Chapter

“The Truths I Have Learned”: Nationalism, Family Reform, and Male Identity in China's New Culture Movement, 1915–1923

Susan L. Glosser

in Chinese Femininities/Chinese Masculinities

Published by University of California Press

Published in print January 2002 | ISBN: 9780520211032
Published online May 2012 | e-ISBN: 9780520935303 | DOI: http://dx.doi.org/10.1525/california/9780520211032.003.0005
“The Truths I Have Learned”: Nationalism, Family Reform, and Male Identity in China's New Culture Movement, 1915–1923

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This chapter explains three major aspects—nationalism, family reform, and male identity—in the New Culture movement of China. With the advent of the New Culture Movement, many urban intellectuals began to question the Confucian principles that ordered family and society. In their attack on the Confucian family ideal, young men rejected the principles that made marriage a family concern. But at the same time, New Culture radicals assumed that marriage and family were central to the social and political order. In their eyes, marriage was an individual, but by no means a private, affair. The reshaping of the family was a first step in the process by which young men refashioned their economic, social, and political identities. Like the Qing elite before them, they believed that choosing the right wife was essential to their social position, a harmonious family, and worthy children. In fact, men wanted to reform the family system precisely because their marriages were still fundamental elements of their self-image and social standing.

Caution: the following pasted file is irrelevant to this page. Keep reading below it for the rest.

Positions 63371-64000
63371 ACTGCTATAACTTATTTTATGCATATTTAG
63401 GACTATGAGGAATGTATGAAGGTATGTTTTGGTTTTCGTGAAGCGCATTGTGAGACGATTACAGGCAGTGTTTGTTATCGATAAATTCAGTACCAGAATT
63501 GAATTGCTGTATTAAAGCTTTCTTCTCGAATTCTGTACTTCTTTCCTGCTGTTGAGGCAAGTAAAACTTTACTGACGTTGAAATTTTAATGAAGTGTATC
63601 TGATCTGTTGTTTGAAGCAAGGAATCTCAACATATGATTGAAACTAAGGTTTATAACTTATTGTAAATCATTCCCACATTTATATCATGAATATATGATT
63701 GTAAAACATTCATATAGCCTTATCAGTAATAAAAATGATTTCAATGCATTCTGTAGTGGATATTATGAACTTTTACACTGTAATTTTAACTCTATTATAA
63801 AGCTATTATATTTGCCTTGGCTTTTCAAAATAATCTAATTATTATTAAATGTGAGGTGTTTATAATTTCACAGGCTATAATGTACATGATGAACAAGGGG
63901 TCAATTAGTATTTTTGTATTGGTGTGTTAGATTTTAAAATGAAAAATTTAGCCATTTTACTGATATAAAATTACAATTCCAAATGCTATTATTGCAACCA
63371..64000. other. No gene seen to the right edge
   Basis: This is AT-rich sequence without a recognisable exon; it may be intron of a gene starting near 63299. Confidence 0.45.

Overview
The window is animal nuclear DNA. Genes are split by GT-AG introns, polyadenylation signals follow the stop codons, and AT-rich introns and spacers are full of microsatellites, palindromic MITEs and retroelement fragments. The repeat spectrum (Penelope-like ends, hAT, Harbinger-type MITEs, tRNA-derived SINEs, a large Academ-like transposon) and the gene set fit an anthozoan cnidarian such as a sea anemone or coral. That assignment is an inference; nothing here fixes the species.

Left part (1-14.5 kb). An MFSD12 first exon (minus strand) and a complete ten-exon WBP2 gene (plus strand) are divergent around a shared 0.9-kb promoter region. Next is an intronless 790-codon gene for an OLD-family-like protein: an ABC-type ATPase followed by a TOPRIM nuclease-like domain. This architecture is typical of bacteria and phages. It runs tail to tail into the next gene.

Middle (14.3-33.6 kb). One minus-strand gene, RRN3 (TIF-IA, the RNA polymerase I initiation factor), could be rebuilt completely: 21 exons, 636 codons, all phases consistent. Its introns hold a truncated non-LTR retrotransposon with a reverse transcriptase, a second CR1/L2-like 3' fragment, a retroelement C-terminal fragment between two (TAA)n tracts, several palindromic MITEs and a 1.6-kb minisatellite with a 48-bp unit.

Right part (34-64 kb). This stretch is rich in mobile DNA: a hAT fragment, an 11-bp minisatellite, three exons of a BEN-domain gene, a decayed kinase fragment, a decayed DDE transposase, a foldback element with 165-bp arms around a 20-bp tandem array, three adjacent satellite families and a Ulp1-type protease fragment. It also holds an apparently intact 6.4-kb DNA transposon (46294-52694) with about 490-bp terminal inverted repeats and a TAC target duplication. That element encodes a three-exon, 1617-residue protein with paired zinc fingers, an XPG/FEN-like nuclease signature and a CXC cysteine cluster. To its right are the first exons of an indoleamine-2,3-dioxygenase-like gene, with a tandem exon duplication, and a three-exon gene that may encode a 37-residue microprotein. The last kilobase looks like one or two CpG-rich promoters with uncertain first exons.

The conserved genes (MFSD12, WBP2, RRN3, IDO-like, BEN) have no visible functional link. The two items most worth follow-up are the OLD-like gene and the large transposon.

Keywords: family reform; male identity; New Culture movement; Confucian family ideal; radicals

Chapter.  11640 words.  Illustrated.

Subjects: Anthropology

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